Born Mohandas Karamchand Gandhi, he was later called in affection, Mahatma which means “Great Soul”. All things considered, he was a pretty cool dude that lived and died for what he believed. Specifically – for what he held as truth. I’ve always had admiration for such souls – even those I’ve had great ideological, philosophical and religious differences with. I don’t mean the man that runs into a crowd and blows himself up – asserting their love for their god or religion. Ironically, I can think of no greater coward than those carrying out such mindless, pointless demonstrations of destruction. The motivations of most stemming from bent ideas of what gains await them in the afterlife. Specifically because of their violence and even bizarre pseudo-life insurance, whereby arrangements are agreed upon that the bomber’s family will be taken care of after their death.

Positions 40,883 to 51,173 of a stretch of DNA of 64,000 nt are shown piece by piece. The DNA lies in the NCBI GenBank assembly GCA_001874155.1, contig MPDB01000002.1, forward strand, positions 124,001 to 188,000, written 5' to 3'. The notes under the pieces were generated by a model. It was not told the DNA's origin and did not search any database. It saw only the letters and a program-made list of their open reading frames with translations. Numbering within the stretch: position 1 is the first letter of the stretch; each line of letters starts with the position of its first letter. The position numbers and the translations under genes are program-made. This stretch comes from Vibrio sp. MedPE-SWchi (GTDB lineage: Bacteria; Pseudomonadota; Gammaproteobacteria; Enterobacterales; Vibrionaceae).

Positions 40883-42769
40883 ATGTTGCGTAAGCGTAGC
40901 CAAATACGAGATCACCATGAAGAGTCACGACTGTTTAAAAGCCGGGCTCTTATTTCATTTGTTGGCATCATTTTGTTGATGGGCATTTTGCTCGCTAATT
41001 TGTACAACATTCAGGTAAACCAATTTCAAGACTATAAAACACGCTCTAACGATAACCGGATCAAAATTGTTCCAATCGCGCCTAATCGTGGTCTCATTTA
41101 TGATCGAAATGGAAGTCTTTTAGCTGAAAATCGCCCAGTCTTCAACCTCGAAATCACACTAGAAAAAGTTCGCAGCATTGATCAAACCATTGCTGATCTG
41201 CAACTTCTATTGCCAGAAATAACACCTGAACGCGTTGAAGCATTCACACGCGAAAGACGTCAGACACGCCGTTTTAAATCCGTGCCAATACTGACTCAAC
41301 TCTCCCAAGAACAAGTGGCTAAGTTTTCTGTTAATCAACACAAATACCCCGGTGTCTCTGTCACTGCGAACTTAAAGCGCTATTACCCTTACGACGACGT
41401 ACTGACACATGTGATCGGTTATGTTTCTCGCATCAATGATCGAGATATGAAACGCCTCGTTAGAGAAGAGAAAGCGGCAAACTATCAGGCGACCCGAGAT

“A principle is the expression of perfection and as imperfect beings like us cannot practice perfection, we devise every moment limits of its compromise in practice.” – Mahatma Gandhi
This applies nowhere better than to our approach to determining truth. We too often want truth on our terms. Have it fit what we desire – our perspective. Truth simply is. From gravity to grumpiness. Both are forces that can pull us down if conditions are right. Saying they don’t exist because of course “all truth is relative” (right?) will have us fighting these non-existent forces as we step off that cliff, begin to plummet quickly towards earth below, and subsequently get grumpy about our skewed views of gravity; and the grumps. Without truth, we cannot grow. Genuine advancement can only proceed upon the sure foundation of truth.
“An error does not become truth by reason of multiplied propagation, nor does truth become error because no one sees it.” – Mahatma Gandhi